The intermediate for α-attack is stabilised – it is a benzylic cation – but it cannot derive assistance from the nitrogen without disrupting the benzenoid resonance (a resonance contributor, which makes a limited contribution, is shown in parenthesis). The more stable intermediate from β-attack, has charge located adjacent to nitrogen and able to derive the very considerable stabilisation attendant upon interaction with the nitrogen lone pair of electrons. The facility with which indoles undergo substitution can be illustrated using the Mannich reaction: the electrophilic species in such reactions (C=N+R2) is generally considered to be a ‘weak’ electrophile, yet substitution occurs easily under mild conditions.

An example of easy β-electrophilic substitution of indole with a weak electrophile

There is a strong preference for attack at C-3, even when that position carries a substituent, and it is therefore important to consider, in detail, the 2-substitution of 3-substituted indoles. This could proceed in three ways: (i) initial attack at a 3-position followed by 1,2-migration to the 2-position; (ii) initial attack at the 3-position followed by reversal (when possible), then (iii); or (iii) direct attack at the 2-position. It has been definitely demonstrated, in the case of some irreversible substitutions, that the migration route operates, but equally it has been demonstrated that direct attack at an α-position can occur.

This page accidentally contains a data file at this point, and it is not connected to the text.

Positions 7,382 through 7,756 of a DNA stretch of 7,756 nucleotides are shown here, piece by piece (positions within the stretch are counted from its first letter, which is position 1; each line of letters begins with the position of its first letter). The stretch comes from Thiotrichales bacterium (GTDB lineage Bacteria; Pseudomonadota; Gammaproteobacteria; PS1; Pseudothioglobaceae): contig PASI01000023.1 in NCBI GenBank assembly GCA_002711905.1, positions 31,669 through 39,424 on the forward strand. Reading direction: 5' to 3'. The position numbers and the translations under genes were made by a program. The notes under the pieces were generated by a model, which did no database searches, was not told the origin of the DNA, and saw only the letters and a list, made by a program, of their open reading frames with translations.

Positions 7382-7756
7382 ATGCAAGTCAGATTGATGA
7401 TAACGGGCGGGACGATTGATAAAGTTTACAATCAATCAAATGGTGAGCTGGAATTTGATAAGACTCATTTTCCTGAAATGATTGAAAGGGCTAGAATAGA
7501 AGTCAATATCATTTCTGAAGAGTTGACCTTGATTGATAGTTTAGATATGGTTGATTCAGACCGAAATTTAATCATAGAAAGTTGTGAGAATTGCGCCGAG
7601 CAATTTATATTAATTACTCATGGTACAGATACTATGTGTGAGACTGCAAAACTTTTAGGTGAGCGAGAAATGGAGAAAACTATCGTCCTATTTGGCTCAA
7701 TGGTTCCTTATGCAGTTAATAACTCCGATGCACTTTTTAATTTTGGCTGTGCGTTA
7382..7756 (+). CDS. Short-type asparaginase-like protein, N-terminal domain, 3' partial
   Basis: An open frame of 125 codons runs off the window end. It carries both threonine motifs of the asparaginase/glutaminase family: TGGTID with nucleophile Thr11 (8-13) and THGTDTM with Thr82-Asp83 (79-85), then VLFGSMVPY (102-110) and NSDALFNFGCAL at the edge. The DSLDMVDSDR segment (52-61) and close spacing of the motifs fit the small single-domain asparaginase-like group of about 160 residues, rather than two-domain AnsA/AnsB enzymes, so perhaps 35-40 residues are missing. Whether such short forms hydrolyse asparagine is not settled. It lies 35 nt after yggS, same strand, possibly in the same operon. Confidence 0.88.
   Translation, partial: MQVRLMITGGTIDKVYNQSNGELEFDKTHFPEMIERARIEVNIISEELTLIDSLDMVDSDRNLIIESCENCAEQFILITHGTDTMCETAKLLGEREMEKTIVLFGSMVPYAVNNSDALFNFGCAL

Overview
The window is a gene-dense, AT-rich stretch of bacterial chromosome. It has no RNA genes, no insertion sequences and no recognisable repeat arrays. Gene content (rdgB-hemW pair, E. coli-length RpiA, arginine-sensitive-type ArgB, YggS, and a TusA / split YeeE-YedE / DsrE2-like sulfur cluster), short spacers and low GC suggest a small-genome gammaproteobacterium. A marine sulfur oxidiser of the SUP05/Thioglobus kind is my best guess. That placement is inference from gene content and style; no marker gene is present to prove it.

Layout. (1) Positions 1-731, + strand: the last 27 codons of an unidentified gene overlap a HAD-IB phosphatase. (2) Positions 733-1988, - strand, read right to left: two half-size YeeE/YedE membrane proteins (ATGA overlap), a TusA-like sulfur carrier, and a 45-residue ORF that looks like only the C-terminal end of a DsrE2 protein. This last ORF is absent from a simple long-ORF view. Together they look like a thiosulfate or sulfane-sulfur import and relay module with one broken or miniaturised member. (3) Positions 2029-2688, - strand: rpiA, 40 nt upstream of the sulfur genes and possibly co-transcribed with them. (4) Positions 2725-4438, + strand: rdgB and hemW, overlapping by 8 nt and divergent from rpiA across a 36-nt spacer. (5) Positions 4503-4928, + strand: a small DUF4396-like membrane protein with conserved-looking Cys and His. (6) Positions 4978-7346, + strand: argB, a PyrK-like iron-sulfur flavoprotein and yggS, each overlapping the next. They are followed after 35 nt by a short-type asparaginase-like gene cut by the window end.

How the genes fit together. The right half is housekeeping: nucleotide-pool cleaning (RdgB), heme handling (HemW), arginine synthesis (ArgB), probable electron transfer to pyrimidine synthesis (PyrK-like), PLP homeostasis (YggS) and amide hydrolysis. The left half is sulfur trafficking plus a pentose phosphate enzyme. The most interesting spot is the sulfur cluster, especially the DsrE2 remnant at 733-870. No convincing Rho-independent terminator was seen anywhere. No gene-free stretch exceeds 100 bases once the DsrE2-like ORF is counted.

Possible mechanisms for the 2-substitution of 3-substituted indoles